PARIS— On Jan. 11, the first coronavirus death was officially recorded in China. Eight months after the identification of the disease that appeared in Wuhan in December 2019, the world is on the brink of recording one million deaths.
1,000 DEATHS IN THE FIRST MONTH
The Sars-CoV-2 virus which causes the illness known as COVID-19 first spread rapidly in China, particularly in the city of Wuhan. In the space of one month, the country recorded 1,000 deaths.
That initial toll was worse than the total number of deaths caused by the earlier acute respiratory syndrome SARS, which circulated in Asia in 2002-2003 and led to 774 fatalities.
Countries and territories outside continental China were relatively untouched at that point but the virus was already starting to circulate there.
The Philippines registered its first case on Feb. 2 and Hong Kong two days later, followed by Japan and France on Feb. 13 and 14.
'BLACK APRIL' FOR EUROPE AND US
In February, cases soared. By March 11, when the WHO declared the new coronavirus a "pandemic", 4,500 deaths had been recorded worldwide, across 30 countries and territories.
Two-thirds were still in China but Italy (800 deaths) and Iran (300 deaths) saw cases escalate, with deaths soon following.
The number of people dying every day in Europe and the United States rose swiftly up until mid-April, reaching peaks in the second week of more than 4,000 and 2,700 average daily deaths respectively.
Today the United States remains the hardest-hit country for deaths, with over 200,000 recorded.
On a global scale, the deadliest week was April 13 to 19 when more than 7,460 coronavirus deaths were officially reported every day. By then the total number of deaths worldwide had risen to nearly 170,000, or double the level reported on March 31.
Since the start of June, the average number of deaths per day has hovered around 5,000.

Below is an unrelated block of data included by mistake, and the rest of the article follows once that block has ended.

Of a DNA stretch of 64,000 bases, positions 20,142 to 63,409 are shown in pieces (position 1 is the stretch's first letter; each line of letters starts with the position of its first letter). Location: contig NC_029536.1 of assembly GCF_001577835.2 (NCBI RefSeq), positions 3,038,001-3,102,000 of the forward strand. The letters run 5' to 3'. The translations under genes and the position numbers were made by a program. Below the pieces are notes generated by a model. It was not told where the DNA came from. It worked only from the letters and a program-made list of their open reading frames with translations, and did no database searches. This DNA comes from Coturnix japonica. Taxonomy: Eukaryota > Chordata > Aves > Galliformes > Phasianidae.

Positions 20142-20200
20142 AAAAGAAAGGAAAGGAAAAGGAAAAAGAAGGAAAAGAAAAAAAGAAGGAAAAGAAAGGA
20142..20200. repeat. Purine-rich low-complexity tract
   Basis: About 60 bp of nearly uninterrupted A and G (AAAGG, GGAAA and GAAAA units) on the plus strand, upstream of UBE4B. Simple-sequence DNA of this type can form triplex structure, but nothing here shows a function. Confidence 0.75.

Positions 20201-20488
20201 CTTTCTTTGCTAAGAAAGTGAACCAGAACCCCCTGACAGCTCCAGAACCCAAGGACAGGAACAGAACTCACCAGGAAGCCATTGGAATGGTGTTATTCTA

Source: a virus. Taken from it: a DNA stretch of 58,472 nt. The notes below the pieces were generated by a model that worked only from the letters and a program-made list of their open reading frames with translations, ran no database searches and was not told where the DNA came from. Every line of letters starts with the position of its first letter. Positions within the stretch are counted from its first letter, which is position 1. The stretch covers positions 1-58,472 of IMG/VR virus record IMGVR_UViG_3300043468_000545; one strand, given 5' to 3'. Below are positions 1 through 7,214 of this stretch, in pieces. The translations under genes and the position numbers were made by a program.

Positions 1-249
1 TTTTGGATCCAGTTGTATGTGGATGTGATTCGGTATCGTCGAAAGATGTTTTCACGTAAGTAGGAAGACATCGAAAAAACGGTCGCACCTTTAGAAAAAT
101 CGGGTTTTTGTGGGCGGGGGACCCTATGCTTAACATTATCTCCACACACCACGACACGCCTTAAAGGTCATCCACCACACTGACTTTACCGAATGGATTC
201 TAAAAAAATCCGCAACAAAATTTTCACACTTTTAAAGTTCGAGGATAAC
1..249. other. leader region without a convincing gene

LATIN AMERICA, THE NEW EPICENTER
In June, the epicenter of the pandemic shifted to Latin America and the Caribbean. From July 15 to August 15, recorded deaths in the region did not drop below an average of 2,500 per day.
Only then did they start to fall gradually, reaching an average 1,900 deaths per day last week.
Brazil became the country with the most deaths in total after the United States (more than 138,000). Taking into account the size of their populations, Peru (958 deaths per one million inhabitants), Bolivia (659), Brazil (650), Chile (644) and Ecuador (630), are among the 10 worst-affected countries worldwide, alongside European countries like Belgium (859) and Spain (661).
A SECOND WAVE?
In Asia, where the toll was lower than 100 deaths per day up until mid-April, fatalities have been steadily increasing. The continent has exceeded 1,000 deaths per day almost continually since July 20 and is today approaching 1,500 (1,407 on average over the last seven days).
India has been the worst hit, recording a total of 90,000 deaths (more than 1,100 per day last week).
Cases are also rising again in Europe, reinforcing concerns about a possible second wave. New cases on the continent are around 20 percent higher this week than last and deaths are up 28 percent at 614.
Fatalities are also increasing again in the Middle East (around 330 last week, up 18 percent on the week before).
AFRICA AND OCEANIA SPARED
According to official statistics, Africa has been less affected than other continents: deaths have been falling since August (fewer than 200 per day in mid-September, after a peak of around 400 in early August).
In Oceania, meanwhile, the average daily number of deaths has never exceeded two dozen.